Having said that, nothing beats having Lindsay Lohan on a judging panel so Australia has that going for it.

Steve Aoki Weighs In On Flume’s Booty Munch Fiasco And Kicking It With The Backstreet Boys

Over two decades into his storied career and Steve Aoki is still as driven as ever.

Steve Aoki has been going hard at it as a DJ for many years now so it’s not a stretch to think he’s seen and done everything. But 20-something years into his storied music career, which has had more highlights than the hair of boy bands like BTS and Backstreet Boys, Aoki still loves it more than ever as he preps for an anticipated appearance at Australia’s new music festival, Festival X, in November.

Aoki’s relentless drive is arguably second to none and it’s resulted in an incredibly prolific discography, the latest of which is a collaboration with the Backstreet Boys, the EDM banger titled ‘Let It Be Me.’

Ahead of his appearance at Festival X, I chatted to Aoki about the origins of ‘Let It Be Me,’ Aoki says the song was born out of a “human connection” rather than the usual “I’m a fan of you and vice versa so let’s do something together!”

“Me and Nick Carter, we hit it off pretty good. We were talking for a while and then he came to one of my shows and jumped up onstage with me to do ‘Backstreet’s Back’,” says Aoki, “and we had this really strong energy onstage and we followed that energy into the studio.”

“We really gravitated to the bare bones of what ‘Let It Be Me’ was, and they loved the lyrics.”

Credit: Steve Aoki

But perhaps the most powerful thing about ‘Let It Be Me’ was the music video, which features several diverse couples and individuals talking about their personal struggles.

“The lyrics were so emotional that [the video] should be about these couples and these individual stories of how they had to deal with very personal hardships,” says Aoki, “and in the end, you see how love overcame these hardships and these difficult times.”

Working with a group as “great” and “humble” as the Backstreet Boys was an experience for Aoki but the thing that surprised him the most wasn’t their professionalism and work ethic. Rather, it was their childlike enthusiasm for the foam pit he has in his house.

“I have a foam pit and trampoline installed in my house and all of them were doing flips and stuff like little kids,” laughs Aoki, “that honestly was where the energy [for the song] sparked and we used that to go into the studio.”

Some people have paintings or meditation for inspiration, Aoki has a frigging awesome foam pit.

As Aoki showered the Backstreet Boys with praise for their work ethic, I asked about his own relentless drive to keep working year in year out and he tells me that it’s all about momentum and gratitude.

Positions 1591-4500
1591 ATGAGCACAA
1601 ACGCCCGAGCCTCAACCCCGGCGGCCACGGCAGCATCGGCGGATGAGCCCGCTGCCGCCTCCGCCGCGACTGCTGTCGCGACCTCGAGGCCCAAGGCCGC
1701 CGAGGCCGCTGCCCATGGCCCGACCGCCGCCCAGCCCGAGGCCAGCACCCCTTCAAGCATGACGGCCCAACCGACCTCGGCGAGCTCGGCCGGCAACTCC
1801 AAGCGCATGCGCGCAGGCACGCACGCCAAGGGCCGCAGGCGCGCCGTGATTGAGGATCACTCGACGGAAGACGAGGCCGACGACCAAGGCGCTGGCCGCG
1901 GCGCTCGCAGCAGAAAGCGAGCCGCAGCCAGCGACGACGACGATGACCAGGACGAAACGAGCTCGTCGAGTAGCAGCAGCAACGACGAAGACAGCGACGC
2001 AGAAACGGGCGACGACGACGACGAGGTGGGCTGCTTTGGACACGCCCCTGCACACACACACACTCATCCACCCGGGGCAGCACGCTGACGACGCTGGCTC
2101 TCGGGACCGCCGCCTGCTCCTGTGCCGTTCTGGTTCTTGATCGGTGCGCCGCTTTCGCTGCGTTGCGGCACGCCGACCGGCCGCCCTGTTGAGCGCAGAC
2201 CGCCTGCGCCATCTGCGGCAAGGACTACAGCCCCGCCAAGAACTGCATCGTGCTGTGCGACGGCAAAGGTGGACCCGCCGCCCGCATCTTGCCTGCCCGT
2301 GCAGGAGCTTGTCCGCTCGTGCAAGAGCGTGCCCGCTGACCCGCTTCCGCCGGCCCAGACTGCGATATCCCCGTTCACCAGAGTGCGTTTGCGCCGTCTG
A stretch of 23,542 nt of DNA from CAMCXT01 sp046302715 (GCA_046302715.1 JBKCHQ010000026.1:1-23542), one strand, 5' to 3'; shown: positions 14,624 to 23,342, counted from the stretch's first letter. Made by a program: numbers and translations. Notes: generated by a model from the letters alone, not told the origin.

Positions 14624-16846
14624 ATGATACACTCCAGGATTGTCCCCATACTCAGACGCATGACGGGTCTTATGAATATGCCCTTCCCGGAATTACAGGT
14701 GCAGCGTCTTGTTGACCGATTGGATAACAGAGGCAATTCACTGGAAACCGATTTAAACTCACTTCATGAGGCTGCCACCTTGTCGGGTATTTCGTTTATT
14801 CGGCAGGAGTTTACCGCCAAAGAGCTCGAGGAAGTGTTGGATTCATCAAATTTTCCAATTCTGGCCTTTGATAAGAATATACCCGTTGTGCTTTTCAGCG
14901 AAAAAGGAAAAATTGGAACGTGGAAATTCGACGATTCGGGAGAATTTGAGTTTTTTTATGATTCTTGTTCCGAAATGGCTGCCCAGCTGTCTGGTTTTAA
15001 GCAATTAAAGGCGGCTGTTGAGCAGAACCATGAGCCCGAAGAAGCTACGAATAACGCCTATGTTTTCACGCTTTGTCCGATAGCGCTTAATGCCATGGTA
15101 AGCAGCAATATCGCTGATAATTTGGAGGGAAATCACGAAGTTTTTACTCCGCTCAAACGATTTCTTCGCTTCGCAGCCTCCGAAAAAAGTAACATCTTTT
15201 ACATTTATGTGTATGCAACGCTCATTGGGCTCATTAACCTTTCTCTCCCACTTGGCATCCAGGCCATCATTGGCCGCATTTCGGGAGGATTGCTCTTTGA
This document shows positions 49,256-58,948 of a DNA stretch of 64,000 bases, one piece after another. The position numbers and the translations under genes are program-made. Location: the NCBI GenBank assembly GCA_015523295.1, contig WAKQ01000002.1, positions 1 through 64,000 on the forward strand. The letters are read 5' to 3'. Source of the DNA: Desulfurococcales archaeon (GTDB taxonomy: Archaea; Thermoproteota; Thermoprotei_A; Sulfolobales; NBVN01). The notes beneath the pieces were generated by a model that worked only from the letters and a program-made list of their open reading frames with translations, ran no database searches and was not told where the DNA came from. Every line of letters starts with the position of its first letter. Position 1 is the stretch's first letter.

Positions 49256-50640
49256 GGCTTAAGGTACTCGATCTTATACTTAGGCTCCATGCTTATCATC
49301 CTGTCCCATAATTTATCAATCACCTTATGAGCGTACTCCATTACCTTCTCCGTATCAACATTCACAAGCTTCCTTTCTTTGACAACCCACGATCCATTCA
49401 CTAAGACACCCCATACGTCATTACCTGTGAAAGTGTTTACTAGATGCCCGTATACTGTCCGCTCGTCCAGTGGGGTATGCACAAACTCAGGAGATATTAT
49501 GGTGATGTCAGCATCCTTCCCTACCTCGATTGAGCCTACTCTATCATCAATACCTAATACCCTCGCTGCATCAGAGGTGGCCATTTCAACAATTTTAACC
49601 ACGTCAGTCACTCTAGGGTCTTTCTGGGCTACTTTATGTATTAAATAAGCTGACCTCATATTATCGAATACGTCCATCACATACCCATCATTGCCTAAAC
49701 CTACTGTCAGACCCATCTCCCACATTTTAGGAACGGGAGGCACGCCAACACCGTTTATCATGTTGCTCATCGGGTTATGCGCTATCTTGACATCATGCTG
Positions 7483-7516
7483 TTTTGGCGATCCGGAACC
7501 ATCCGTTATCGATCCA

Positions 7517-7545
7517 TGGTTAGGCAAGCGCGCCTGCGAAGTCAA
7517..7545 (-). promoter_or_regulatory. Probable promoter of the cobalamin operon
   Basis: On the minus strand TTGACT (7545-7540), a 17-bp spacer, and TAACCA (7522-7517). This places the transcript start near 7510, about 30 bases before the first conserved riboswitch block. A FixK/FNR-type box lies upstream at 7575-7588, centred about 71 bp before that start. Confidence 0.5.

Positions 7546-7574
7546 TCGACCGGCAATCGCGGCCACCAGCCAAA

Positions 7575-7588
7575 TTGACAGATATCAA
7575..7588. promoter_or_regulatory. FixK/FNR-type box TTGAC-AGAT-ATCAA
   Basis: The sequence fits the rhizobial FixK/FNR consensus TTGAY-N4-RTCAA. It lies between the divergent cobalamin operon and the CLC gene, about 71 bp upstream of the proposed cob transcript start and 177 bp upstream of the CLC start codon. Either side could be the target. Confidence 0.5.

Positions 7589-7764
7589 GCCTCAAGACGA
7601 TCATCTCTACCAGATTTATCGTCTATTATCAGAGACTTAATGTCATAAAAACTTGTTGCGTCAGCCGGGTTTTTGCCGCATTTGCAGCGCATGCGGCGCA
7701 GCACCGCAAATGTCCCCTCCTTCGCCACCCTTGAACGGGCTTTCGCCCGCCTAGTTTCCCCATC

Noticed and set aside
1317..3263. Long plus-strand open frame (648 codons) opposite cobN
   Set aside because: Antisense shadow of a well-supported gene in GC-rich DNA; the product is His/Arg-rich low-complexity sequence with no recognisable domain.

“The gratitude in my heart has to be the number one purpose and meaning in what I’m doing,” says Aoki, “it helps me find discipline in doing the things I love and the things I don’t need in my life.”

Since we both come from Asian backgrounds – he’s Japanese, I’m Chinese – I pondered whether our respective upbringings in which hard work is drilled into us at a young age had something to do with that need to keep working hard and pushing forward.

“100 percent. I don’t know if it’s evolution or culture, but growing up under a very, very tough love father who drove work ethic into me at the earliest age I can remember,” says Aoki, “it’s like, ‘work is not’ fun, that’s how he said it.”

“What I do is incredibly fun [laughs] but in reality, half have to work a s**t job so they can survive to do things that are fun, that’s how he laid it out for me and he says ‘that’s how it is and you have to learn to deal with that’. It’s very much an Asian thing.”

Credit: Steve Aoki

At this point, I simply had to get Aoki’s thoughts on the whole “Flume eats a woman’s arse onstage at Burning Man” incident given how he’s seen a bunch of stuff go down during his career as a DJ, and after explaining what went down to him, he had nothing but respect for Flume’s little brown-nosing incident.

“Wow, that’s bold, I think that’s badass,” exclaims Aoki, “I think it’s cool when people do something that’s outside their comfort zone.”

When I asked what the craziest thing he’s done onstage and Aoki laughs and tells me “Flume wins” by a mile.

“Oh god, Flume wins! Flume wins! Give him the trophy, mic drop, I can’t get anywhere near that,” says Aoki, “that is something that’ll go down in the history books for all DJs, I don’t think anyone can top that!”

At the end of our chat, it’s clear that Steve Aoki remains just as driven today as he was on day one and he plans chugging along, whether it’s doing more collaborations, writing memoirs, performing at festivals like Festival X and continuing to release new music (he says his sixth album Neon Future IV will be released in 2020).

Just don’t expect him to do what Flume did at Burning Man any time soon though.